“I was accused many years ago in Wellington, of treating my business like a hobby, and I said, aren’t I lucky? Because it is my hobby."

At this point in our conversation, I’m ready to pack my bag and head out to explore Te Awanga, which seems to be growing in appeal year after year. It is this spirit of giving things a go, the courage to walk on the road less travelled, and Annabel’s enthusiasm for her work that I find so appealing and that should be one of the main reasons to put the town on your travel bucket list:

“I was accused many years ago in Wellington, of treating my business like a hobby, and I said, aren’t I lucky? Because it is my hobby. It is very much my life, and my passion, essentially. Aren’t I the luckiest person?”

I think you quite certainly are, Annabel - you can expect a visit from us this summer!

 

Our portrait of Paper-Works Gallery marks the start of a new column, Art off the beaten track. We will be visiting galleries in the less obvious locations around Aotearoa, and talking to artists and gallerists about their inspirations and aspirations. Let us know your favourite places and hidden gems via email.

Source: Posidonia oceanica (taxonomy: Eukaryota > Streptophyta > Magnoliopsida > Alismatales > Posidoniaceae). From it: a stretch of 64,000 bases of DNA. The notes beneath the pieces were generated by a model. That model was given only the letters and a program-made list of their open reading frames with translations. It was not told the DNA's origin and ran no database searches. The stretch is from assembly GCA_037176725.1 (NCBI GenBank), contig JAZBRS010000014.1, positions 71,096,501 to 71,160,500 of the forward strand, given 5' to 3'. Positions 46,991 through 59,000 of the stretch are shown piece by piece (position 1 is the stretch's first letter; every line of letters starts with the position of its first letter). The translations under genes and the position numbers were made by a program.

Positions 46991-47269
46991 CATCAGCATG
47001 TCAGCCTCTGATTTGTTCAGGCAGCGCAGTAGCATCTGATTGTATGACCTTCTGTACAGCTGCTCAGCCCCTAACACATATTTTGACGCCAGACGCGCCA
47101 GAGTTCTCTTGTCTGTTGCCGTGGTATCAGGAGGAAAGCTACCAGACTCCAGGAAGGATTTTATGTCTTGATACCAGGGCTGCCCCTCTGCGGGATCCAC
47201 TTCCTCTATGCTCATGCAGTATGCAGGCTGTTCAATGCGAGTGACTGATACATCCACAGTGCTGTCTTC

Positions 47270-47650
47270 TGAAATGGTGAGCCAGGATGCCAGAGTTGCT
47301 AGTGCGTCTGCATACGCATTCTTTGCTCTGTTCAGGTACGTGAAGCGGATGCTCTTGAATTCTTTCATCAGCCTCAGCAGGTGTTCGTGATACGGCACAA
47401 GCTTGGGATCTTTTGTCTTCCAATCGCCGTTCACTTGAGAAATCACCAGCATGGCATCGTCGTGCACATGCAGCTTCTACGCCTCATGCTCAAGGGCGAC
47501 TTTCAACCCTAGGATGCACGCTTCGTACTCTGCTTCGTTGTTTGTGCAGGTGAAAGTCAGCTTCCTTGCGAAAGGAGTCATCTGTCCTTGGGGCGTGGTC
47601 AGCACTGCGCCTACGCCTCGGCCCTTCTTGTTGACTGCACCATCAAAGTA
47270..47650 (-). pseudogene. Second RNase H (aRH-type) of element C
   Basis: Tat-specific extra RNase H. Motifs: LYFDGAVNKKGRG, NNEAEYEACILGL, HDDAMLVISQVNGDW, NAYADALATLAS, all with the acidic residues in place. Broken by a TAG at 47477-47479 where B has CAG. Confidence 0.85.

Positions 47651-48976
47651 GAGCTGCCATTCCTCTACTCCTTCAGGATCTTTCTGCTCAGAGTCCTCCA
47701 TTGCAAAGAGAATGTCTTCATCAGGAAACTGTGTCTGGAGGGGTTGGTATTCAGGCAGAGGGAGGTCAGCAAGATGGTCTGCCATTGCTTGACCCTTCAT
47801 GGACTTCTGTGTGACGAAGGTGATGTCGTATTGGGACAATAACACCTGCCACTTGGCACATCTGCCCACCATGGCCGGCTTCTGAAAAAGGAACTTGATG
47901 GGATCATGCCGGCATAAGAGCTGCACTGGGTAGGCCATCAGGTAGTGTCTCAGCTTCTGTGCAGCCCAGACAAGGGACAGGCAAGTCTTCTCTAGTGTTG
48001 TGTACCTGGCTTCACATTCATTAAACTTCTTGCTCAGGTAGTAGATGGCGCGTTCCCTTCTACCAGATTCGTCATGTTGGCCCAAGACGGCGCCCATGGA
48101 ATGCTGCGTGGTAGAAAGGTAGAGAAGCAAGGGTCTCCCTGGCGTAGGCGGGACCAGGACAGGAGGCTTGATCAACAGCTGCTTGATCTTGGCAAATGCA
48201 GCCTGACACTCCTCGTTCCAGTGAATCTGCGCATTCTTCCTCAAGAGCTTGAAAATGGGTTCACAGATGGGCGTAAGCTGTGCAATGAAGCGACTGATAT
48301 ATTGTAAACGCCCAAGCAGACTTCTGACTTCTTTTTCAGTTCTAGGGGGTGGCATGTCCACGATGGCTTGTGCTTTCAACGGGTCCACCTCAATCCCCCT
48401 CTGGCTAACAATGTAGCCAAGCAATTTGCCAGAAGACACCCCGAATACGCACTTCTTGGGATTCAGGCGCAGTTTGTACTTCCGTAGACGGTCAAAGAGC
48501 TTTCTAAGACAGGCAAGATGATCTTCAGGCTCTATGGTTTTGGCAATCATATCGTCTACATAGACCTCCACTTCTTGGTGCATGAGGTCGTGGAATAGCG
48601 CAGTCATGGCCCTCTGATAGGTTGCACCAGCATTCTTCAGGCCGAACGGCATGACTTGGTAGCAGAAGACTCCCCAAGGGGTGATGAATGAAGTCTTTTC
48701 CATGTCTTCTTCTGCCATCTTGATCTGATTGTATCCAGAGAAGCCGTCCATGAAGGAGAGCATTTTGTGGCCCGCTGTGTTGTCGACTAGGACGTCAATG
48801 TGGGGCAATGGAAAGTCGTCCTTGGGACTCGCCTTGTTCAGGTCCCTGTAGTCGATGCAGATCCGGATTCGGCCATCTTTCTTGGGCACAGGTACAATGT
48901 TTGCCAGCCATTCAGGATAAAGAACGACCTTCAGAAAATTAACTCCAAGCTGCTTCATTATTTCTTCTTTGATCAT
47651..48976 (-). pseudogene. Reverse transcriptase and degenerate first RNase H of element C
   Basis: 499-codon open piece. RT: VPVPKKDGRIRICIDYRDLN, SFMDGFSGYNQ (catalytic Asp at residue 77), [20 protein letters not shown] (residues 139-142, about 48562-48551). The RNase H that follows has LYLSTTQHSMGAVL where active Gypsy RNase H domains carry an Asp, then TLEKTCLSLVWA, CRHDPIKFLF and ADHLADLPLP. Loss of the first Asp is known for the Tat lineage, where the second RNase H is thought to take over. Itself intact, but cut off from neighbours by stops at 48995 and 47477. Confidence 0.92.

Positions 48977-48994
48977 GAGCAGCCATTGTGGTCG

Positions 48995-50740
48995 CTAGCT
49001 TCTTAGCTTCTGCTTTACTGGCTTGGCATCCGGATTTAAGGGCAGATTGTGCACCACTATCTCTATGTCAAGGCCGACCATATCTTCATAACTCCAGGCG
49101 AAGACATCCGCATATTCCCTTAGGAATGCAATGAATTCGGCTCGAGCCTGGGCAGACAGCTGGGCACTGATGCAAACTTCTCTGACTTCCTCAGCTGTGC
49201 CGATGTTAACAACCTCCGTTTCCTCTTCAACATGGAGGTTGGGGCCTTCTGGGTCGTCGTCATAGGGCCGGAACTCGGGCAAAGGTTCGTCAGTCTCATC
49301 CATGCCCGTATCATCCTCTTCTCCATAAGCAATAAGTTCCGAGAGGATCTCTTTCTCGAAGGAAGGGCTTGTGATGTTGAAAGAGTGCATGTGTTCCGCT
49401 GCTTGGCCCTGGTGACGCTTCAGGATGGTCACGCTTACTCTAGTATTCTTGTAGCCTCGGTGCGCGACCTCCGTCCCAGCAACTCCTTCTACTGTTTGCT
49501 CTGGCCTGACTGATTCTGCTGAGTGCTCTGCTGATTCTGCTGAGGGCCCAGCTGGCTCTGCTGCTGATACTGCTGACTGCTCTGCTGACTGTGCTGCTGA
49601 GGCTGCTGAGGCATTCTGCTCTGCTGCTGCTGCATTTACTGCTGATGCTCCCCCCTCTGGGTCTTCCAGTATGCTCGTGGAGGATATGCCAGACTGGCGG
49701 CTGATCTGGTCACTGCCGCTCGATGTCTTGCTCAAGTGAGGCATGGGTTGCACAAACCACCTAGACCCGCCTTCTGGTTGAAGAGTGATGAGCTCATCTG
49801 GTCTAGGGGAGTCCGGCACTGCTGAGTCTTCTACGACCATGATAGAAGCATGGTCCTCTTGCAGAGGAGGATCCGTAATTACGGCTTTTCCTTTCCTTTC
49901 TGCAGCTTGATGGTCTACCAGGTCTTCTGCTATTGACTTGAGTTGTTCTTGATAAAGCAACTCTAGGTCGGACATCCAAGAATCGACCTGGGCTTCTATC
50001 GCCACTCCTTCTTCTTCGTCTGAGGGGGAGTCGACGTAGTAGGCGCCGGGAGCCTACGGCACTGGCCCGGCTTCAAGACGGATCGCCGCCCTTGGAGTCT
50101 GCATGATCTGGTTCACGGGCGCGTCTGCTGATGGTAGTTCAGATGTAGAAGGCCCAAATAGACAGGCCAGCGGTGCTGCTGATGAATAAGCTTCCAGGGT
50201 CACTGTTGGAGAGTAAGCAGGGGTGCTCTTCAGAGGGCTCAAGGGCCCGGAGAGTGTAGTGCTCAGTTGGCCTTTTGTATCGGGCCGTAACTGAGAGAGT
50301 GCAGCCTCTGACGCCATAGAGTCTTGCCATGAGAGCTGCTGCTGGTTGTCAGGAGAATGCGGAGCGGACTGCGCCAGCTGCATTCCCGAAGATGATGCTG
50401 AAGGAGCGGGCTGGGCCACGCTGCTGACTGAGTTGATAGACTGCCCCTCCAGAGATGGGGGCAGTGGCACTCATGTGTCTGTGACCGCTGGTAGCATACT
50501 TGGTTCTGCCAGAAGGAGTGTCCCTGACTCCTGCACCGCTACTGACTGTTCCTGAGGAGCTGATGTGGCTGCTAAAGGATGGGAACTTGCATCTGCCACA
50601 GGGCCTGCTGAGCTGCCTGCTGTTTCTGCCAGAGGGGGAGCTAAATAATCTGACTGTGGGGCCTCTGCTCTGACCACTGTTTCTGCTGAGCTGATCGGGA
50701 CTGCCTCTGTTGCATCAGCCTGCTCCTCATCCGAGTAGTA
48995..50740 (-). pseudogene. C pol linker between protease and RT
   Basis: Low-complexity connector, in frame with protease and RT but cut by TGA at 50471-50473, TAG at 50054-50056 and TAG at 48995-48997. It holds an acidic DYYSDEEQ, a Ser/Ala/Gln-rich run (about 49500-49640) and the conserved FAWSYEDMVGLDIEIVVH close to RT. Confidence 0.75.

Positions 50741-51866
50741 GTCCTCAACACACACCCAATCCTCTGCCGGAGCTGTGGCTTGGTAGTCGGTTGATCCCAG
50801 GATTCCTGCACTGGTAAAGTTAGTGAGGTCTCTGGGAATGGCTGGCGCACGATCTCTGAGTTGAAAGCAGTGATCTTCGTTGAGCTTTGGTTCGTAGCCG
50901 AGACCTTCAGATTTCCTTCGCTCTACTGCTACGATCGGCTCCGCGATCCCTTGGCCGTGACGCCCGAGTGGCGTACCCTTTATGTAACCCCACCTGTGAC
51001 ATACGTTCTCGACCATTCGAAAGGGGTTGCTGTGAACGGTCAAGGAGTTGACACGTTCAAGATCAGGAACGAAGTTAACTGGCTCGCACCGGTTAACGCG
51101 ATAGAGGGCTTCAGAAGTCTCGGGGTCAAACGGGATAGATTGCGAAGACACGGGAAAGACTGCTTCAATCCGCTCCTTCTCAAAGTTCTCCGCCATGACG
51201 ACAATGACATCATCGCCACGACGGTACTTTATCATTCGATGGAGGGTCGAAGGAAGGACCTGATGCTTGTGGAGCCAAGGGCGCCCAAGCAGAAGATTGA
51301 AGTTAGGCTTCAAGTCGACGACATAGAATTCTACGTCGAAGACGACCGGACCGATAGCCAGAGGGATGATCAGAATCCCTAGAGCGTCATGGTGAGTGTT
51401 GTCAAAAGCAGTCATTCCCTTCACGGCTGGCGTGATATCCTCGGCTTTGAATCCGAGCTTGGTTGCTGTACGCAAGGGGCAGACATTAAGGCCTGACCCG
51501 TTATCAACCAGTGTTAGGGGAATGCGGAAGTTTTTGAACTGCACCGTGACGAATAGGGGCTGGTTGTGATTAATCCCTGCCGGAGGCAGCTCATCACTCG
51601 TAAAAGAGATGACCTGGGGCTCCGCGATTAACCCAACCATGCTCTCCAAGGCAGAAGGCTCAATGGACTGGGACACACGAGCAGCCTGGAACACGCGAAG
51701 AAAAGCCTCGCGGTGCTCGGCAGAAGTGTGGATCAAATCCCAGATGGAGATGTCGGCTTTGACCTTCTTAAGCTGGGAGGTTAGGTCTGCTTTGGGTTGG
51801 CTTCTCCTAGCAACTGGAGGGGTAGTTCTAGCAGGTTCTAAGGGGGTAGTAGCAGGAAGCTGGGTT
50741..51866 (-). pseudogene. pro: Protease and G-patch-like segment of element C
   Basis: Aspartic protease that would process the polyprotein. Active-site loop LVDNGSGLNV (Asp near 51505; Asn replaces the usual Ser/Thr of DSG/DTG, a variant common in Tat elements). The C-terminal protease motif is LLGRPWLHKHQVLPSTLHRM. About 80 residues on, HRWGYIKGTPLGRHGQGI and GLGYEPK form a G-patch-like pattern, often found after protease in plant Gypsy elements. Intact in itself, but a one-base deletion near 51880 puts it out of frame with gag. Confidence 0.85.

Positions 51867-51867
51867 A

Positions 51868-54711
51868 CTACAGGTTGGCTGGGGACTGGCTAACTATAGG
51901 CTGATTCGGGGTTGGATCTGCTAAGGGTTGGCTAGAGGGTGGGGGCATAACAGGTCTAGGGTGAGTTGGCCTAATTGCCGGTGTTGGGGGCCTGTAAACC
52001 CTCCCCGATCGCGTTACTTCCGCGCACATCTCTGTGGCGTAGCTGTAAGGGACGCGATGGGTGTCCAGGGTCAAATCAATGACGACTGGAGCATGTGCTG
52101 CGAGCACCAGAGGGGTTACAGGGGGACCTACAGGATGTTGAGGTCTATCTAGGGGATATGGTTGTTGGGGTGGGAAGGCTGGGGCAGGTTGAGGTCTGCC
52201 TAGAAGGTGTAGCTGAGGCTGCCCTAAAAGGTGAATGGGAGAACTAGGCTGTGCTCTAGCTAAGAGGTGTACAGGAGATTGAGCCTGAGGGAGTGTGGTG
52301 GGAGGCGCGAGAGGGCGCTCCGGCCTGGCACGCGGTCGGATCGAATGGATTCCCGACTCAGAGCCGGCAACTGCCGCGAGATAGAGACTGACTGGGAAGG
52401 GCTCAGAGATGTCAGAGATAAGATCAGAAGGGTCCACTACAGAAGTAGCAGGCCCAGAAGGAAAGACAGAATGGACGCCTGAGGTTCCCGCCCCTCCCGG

*Note: Rent A Picture loaned the original works on behalf of the artists, who received a commission.

Artworks pictured:
Donna Marie Patterson, Dancing Memories (2016), Ink Pen on Arches Aquarelle. 
Gretchen Albrecht, Pink Clouds (Sunset) (2016), Polymer photogravure etching.
All artworks courtesy of the artists and Paper-Works Gallery.

Written by

Annie Pokel

19 Dec 2018

Annie Pokel is a creative producer and aspiring arts writer currently living in Nelson Whakatu with her whanau. Always up for collaborative projects and inspiring conversations (ideally over coffee), Annie is a firm believer in the joy that engaging with art sparks in all of us.

Image courtesy of MB Stoneman and Erin McNamara.